· Mass at Santa Marta ·
“Covetousness is a form of idolatry” to fight with the capacity to share, to give and to give oneself to others. The thorny subject of the relationship between mankind and wealth was the focus of Pope Francis’ meditation during Mass at Santa Marta on Monday morning, 19 October.
Beginning with the passage from the Gospel of Luke (12:13-21) that tells of the the rich man concerned with storing the crops from his harvest, the Pontiff pointed out that “Jesus stood firmly against richness”, but “not about wealth in and of itself”: God, in fact, “is rich” — he “presents himself as rich in mercy, rich in so many gifts” — but “what Jesus condemns is really the attachment to possessions”. Indeed, he “clearly states” how “very difficult” it would be for a rich man, in other words, a man attached to possessions, to enter the Kingdom of Heaven.
The concept, continued the Pope, is repeated in an even stronger way: “You cannot serve two masters”. In this case, Francis emphasized, Jesus does not place God in opposition to the devil, but God and wealth, because the opposite of serving God is serving wealth, working for wealth, to have more of it, to be secure”. What happens in this case? The riches “become security” and religion a kind of “insurance agency”: ‘I’m insured with God here and I’m insured with riches here’”. But Jesus is clear: “This is impossible”.
In this regard the Pontiff also referred to the Gospel passage “of the young man so good that Jesus was moved”, the wealthy young man who went away “saddened” because he did not want to leave everything in order to give it to the poor. “Attachment to possessions is a form of idolatry”, the Pope said. Indeed, we are faced with “two gods: God, the living One, the living God, and this god of gold, in whom I place my security. And this is impossible”.
The Gospel passage proposed for the day’s Liturgy also “leads to this: two brothers who argue over their inheritance”. This is a circumstance that we experience even today: let’s consider, Francis said, “how many families we know who have argued, who argue, who do not greet each other, who hate each other over an inheritance”. It happens that “what’s most important is not love of family, love of children, of brothers and sisters, of parents, no: it’s money. This destroys”. Everyone, the Pope said with conviction, “knows at least one family torn apart like this”.
Covetousness, however, is also at the root of wars: “yes, there is an ideal, but behind it is money: the money of arms dealers, the money of those who profit from war”. Again, Jesus is clear: “Take heed, and beware of all covetousness: it is dangerous”. Covetousness, in fact, “gives us this security that is is not true and it leads, yes, to prayer — you can pray, go to Church — but also to having an attached heart, and in the end it winds up damaged”.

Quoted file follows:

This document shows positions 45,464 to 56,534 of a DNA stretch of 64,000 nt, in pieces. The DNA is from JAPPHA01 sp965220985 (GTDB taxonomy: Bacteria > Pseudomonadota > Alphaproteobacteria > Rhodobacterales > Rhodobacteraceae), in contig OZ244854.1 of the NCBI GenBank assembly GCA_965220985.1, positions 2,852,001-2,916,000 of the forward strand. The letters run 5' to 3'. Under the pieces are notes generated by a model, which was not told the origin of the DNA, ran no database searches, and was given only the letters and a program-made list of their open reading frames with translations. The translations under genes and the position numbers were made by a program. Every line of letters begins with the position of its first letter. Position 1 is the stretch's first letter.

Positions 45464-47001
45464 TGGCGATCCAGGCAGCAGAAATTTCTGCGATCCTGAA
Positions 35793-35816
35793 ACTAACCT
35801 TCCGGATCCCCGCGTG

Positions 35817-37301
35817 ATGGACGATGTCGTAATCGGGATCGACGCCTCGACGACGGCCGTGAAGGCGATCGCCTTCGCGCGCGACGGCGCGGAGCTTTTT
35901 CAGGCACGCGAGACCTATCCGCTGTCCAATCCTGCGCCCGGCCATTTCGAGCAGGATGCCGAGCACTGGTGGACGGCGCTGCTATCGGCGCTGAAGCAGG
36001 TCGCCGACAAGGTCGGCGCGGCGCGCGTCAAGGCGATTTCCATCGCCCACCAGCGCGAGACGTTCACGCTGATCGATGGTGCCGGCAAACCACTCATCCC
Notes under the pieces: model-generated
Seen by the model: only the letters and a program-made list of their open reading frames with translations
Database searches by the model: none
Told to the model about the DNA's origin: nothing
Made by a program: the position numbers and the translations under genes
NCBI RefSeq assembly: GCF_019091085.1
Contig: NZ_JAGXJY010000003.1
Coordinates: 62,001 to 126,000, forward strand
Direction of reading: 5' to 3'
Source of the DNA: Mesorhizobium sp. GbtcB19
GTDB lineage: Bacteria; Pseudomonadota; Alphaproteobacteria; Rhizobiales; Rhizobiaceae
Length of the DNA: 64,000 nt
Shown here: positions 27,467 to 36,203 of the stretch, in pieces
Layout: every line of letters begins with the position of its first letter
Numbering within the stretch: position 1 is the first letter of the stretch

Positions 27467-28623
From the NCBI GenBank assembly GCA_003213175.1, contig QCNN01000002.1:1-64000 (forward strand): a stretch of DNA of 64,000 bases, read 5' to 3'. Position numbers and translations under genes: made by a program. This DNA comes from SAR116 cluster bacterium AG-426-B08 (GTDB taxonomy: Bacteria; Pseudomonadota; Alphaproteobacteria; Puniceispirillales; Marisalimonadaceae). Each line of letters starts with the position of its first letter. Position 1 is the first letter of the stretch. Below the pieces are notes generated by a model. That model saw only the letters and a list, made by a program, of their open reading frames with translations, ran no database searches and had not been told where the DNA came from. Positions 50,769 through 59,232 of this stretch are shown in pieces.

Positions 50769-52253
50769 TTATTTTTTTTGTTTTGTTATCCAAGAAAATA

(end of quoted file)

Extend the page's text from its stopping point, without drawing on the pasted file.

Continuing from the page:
Returning to the Gospel example, the Pontiff traced the profile of the man spoken of: “You see he was good, he was a successful entrepreneur. His company was given a plentiful harvest, he always had many possessions”. But rather than thinking of sharing with his workers and their families, he contemplated how to store them. He sought “always more”. Thus, “the thirst of attachment to possessions never ends. If your heart is attached to possessions — when you have many — you want more. And this is the god of a person attached to possessions”. For this reason, Francis explained, Jesus says to take heed and beware of all covetousness. And, by no coincidence, when “he explains the way to salvation, the Beatitudes, the first is poverty of spirit, that is, ‘don’t be attached to possessions’: blessed are the poor in spirit”, those who “are not attached” to riches. “Perhaps they have them” — the Pope observed — but to serve others, to share, to enable many people to move forward”.
Someone, he added, might ask: “Father, how is it done? What is the sign that I am am not in this sin of idolatry, of being attached to possessions?”. The answer is simple, and it too is found in the Gospel: “from the earliest days of the Church” there is “a sign: give alms”. However, that’s not enough. Indeed, if I give to those who are in need “it is a good sign”, but I must also ask myself: “How much do I give? My leftovers?”. In this case, “it is not a good sign”. I have to realize whether in giving I deprive myself of something “that might be necessary for me”. In that case my gesture “signifies that love for god is greater than my attachment to wealth”.
Therefore, Francis summarized, the “first question: Do I give?”; second: “How much do I give?”; third: “How do I give?”. In other words, do I give like Jesus, by giving “with a loving caress or like one who is paying a tax?”. He then asked: “When you help people, do you look them in the eyes? Do you touch their hand?”. We must not forget, the Pontiff said, that before us “is the flesh of Christ, it’s your brother, your sister. And in that moment you are like the Father who never leaves the birds of the sky without food”.
Thus, Pope Francis concluded, “let us ask the Lord for the grace to be free of this idolatry, the attachment to possessions”; let us ask him for “the grace to look to him, so rich in his love and so rich in his generosity, in his mercy”; and also for the grace “to help others by giving alms, but as he does”. Someone could say: “But Father, he deprives himself of nothing...”. In reality, the response is that: “Jesus Christ, being equal to God, deprived himself of this, he lowered himself, he debased himself”.
St. Peter’s Square
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